I’m a little backlogged on blog posts, so those of you who subscribe to This Is The Little Life will get to catch up with me! Cheers!
As I became acquainted with other tiny house dwellers in the Pacific Northwest, I discovered that for several of them the ability to be present with family members is a key motivation for adopting The Little Life. Dee Williams explains that the passing of a dear friend was a big part of her decision to downsize and simplify her life. Tammy Strobel of Rowdy Kittens noted that by right-sizing her life she was able to be present during a family member’s illness. This week I, too, became grateful that my decision to embrace Intentional Living has freed up my time so that I can be present for my family during a hard time.
One of my cousins had to go in for surgery last week so I was recruited for childcare. When I first received the request to travel to the Seattle area to take care of my 8 and 11 year old cousins I went through my old thoughts of “Oh, no, I can’t do that. I have too much on my calendar. There are too many people counting on me here in Portland.” I told my family I’d see what I could do and I’d get back to them.
But as I looked at my calendar I realized that many of the things on it could be shuffled around to accommodate me being out of town. Most of the tasks and appointments that couldn’t be postponed could be done
remotely. When I contacted one of my design clients to ask about rescheduling she was gracious about it and she said it would actually be better for her to rebook because she’s was busy this week because she’s moving. When I talked to Joan of Portland Alternative Dwellings, she reminded me that one of PAD’s key roles is helping people to create the freedom to focus on family – in good times and bad. So I arranged a room for Raffi at Meowhaus, booked a Bolt Bus ticket, and told my auntie I was all set to come to Seattle for the week.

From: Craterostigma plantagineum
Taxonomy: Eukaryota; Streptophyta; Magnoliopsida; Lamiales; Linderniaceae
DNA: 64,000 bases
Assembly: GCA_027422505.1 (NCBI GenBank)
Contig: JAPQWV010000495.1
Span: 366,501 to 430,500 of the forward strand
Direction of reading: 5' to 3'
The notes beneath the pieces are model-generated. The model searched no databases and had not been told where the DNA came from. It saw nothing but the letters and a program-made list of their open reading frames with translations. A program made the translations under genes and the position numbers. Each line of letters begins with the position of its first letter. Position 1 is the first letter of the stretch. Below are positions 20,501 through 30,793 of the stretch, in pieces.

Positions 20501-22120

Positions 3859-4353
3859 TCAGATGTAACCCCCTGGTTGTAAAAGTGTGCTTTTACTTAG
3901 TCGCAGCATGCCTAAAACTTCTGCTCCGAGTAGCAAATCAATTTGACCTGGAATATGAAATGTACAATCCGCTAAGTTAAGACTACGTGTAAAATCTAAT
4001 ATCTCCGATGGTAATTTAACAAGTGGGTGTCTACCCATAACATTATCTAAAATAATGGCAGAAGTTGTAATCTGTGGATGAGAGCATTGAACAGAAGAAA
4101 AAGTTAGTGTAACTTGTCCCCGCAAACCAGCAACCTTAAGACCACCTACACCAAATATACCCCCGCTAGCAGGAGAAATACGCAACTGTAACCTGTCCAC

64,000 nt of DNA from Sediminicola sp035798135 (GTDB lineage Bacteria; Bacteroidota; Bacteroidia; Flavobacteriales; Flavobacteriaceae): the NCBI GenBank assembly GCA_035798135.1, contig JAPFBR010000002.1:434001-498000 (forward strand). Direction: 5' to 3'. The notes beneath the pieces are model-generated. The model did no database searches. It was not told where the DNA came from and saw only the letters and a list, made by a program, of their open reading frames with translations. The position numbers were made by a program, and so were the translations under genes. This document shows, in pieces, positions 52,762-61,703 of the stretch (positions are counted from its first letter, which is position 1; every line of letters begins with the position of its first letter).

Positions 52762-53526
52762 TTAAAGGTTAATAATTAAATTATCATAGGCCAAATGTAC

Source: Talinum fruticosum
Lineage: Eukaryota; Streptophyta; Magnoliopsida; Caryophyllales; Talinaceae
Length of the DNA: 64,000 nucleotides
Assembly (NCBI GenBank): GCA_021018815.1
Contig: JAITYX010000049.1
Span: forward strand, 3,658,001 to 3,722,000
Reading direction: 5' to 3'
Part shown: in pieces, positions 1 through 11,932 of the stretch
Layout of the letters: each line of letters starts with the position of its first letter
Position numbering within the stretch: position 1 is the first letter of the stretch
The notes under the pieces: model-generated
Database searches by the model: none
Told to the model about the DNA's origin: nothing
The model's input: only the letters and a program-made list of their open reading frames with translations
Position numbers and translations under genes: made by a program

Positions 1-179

I was, of course, distressed that my cousin needed surgery, but I was grateful that there was something I could do to help. My aunt and another cousin were able to care for my cousin before and after surgery while I spent most of my week playing parent. Turns out I’m really good at cutting the crusts off PB&J sandwiches, I’m better at reminding kids to grab their homework packets than I am at remembering to grab the car keys, and when I make Annie’s mac and cheese it’s ALMOST as delicious as their babysitter Hannah’s. I also got to reminisce about middles school dances when I took my 11 year old cousin to her very first one! It was an honor to help her get ready for that rite of passage.
The younger kiddo was home sick most of the week, so I didn’t end up getting much work done remotely, but I got more quality time with her than I’d ever had before. She introduced me to Totoro and Animal Jam. She also taught me just what order all her blankets need to be arranged in when she’s tucked into bed. And when she woke me up in the middle of the night to tell me she was too hot, I suggested she take off one of her blankets. She headed padded back to her room. The next morning I asked how that had worked out for her and she confessed “Not very well. I couldn’t figure out which blanket to take off. I didn’t want any of them to get cold.” Fairness is very important to this child! How amazing to see how her mind and heart work!
These are the moments that make me remember that THIS is what it’s all about! Yes, I recognize that The Little Life isn’t possible or even desirable for everyone. And yes, I know that it’s harder to be a full-time parent than to stand in as one once in a while. But nevertheless, I’m glad that The Little Life I’ve created for myself allows me a flexibility that I’ve never had before.